You know in your heart of hearts that you have what it takes to be a superhero. A real one. But, like all superheroes, you need some guidance and so you found this little tutorial.
You are reading this because you know in your heart of hearts that you have what it takes to be a superhero. A real one. Not a metaphoric superhero who helps jumpstart people’s cars or gives really big tips or pays for a stranger’s coffee. The metaphoric kind is also great, but that is not why you are reading this. You want to fly and catch a falling airplane. You want to turn invisible and discover an evil plot. You want to run 5 miles in the blink of an eye to rescue a young mother in the path of a runaway bus. You want to be a superhero that can at once take on the work force, be in a partnership, be a conscious parent, a loyal friend and still have the reserves to save people from a wide array of possible villains. But, like all superheroes, you need some guidance and so you found this little tutorial.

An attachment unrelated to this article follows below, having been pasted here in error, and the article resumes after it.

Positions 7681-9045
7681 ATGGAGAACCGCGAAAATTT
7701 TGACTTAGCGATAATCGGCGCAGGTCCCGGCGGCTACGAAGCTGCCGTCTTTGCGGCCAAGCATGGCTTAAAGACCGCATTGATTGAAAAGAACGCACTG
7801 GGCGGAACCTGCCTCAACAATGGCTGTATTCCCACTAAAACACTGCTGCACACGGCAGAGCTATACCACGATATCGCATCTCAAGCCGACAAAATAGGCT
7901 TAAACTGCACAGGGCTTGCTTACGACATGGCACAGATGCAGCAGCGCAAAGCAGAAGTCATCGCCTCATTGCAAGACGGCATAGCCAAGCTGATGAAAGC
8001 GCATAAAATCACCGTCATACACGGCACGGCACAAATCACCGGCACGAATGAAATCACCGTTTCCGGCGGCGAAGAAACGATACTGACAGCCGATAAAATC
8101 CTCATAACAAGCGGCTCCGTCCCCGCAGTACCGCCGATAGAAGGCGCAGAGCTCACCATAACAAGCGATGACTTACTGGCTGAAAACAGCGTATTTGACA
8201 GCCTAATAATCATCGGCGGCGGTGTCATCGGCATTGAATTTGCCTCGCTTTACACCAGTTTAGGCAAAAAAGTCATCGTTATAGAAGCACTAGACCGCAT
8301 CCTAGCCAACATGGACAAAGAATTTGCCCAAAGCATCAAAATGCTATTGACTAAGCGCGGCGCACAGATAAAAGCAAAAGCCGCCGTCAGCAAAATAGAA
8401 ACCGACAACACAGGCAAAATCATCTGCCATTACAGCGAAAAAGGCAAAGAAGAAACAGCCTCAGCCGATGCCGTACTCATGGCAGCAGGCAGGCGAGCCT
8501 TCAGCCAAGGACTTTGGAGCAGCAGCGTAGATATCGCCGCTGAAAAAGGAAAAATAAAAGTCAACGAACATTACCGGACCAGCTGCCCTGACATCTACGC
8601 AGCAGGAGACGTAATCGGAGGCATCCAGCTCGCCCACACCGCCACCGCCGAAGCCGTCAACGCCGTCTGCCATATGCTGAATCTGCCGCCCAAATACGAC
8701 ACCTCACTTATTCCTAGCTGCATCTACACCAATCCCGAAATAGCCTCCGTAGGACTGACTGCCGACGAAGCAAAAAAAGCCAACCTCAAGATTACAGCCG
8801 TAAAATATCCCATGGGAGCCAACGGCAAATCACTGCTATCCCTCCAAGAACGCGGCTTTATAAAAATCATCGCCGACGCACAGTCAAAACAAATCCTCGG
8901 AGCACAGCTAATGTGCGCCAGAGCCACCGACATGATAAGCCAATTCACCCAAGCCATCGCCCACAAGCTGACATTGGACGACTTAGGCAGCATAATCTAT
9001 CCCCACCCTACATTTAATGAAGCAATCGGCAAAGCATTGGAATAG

Lets get going.
In my introduction last week, I listed the four ‘steps’ to being super:
- Keep Your Eyes Open
- Believe it
- Do Something Brave
- Tell No One
This week will focus on step one.
This step is at once vigilant like a private eye and passive like a feather bed. One must remain soft, to remain open to the world and let the world speak to you. The phrase “Keep your eyes open” begins with the word “Keep”. Here is the vigilance—strength. No daydreaming about a new pair of boots or worrying about your work. The list of errands or replaying a conversation will distract you. Messages and signs come in all moments including those in which you are not paying attention.